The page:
This is a guest post from Elissa Hardy, LCSW, social worker at Denver Public Library.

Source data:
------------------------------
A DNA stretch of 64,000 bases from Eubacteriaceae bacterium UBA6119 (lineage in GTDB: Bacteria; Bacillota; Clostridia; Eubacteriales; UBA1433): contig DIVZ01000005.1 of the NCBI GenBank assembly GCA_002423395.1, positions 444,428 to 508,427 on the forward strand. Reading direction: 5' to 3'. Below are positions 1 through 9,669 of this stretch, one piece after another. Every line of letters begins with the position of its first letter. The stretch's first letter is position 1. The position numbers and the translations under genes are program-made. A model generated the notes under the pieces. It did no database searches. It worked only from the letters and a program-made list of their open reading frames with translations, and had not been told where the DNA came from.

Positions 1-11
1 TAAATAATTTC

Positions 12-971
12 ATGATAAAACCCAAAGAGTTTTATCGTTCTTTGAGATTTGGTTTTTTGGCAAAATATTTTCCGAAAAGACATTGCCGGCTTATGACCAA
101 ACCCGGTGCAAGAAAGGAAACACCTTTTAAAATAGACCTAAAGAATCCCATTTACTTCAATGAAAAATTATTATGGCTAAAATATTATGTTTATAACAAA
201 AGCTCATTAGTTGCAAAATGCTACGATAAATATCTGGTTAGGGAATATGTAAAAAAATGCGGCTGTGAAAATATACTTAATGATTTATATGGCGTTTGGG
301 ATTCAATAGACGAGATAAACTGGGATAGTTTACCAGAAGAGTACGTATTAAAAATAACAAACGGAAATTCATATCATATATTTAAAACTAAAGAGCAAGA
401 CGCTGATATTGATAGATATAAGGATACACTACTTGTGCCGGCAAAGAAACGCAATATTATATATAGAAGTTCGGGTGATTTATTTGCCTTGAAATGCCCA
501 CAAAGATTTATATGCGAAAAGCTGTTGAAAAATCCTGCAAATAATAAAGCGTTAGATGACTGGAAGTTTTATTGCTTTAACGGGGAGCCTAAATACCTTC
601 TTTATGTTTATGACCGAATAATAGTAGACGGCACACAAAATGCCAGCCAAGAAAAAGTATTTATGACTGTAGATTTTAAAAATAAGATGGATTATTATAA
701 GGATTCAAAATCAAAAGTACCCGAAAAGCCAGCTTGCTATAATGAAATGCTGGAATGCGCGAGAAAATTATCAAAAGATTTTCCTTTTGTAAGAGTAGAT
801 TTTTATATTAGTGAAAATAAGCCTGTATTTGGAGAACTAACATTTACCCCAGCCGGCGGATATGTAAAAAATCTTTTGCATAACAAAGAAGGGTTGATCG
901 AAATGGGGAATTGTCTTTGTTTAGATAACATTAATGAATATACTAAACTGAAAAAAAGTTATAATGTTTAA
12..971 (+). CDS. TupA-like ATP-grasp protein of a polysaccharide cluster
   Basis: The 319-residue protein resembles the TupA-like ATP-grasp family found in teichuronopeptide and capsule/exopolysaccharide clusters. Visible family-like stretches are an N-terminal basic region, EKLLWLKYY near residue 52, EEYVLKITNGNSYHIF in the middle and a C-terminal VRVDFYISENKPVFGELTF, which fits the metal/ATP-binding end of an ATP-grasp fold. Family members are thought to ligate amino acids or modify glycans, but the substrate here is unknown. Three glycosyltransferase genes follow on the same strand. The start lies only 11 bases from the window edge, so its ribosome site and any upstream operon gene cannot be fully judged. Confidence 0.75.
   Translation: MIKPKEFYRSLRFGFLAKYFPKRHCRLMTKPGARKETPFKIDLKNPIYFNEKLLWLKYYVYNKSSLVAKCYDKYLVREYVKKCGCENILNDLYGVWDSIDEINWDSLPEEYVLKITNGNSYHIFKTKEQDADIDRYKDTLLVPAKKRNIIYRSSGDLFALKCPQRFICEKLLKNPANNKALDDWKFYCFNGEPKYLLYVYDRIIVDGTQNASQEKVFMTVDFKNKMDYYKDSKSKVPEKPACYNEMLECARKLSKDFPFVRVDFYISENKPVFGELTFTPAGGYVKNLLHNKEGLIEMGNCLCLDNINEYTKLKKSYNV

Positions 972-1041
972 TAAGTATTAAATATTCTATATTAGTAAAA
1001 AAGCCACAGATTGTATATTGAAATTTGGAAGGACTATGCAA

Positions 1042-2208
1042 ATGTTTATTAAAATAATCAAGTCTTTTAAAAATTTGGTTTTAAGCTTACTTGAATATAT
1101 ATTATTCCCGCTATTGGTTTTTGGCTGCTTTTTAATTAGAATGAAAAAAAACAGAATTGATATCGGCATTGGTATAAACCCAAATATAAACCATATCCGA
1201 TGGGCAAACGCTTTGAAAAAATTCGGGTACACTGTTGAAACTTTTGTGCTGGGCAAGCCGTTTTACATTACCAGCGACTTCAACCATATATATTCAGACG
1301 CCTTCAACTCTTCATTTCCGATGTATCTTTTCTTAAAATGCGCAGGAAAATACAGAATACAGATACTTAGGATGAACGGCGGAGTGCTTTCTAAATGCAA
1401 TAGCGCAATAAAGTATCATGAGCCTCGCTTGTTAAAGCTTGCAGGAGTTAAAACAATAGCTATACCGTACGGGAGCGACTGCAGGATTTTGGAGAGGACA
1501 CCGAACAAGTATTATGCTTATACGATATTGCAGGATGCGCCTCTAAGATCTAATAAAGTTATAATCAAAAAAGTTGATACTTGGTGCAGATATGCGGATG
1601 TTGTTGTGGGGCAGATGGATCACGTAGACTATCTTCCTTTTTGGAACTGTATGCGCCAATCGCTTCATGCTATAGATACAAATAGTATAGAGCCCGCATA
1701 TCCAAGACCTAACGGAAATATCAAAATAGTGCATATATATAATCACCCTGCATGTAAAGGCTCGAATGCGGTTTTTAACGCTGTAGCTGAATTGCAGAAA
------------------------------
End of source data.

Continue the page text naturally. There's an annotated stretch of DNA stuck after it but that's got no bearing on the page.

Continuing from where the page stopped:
In 2012, I was handed a book by my supervisor that would change my life. I had worked in homeless services for seven years at the time, and I was burnt out, I was exhausted, and I was traumatized. I wasn’t sure of where my career was going. I had been a social worker for years, it was my life’s commitment, and I felt like I couldn’t do it anymore. The book was Trauma Stewardship by Laura van Dernoot Lipsky. In her book, van Dernoot Lipsky identifies the ways we respond to trauma exposure, even when we don’t always realize we’ve been affected. The identification of this is important, without this, we may feel like there is something wrong with us and wonder why we aren’t the person we used to be. Once we can recognize this, we can start to make changes in our lives to continue to work in the face of trauma daily, or decide to not continue to do this at all. Van Dernoot Lipsky discusses how to respond to our own trauma exposure responses, how to find our focus and community, and how to find balance and be centered. Even when doing this work. My nearly four years of working in public libraries has been eye opening, trauma walks in an out of our buildings every day, whether or not we are aware of it. Therefore, I highly recommend this book to anyone working in a library.
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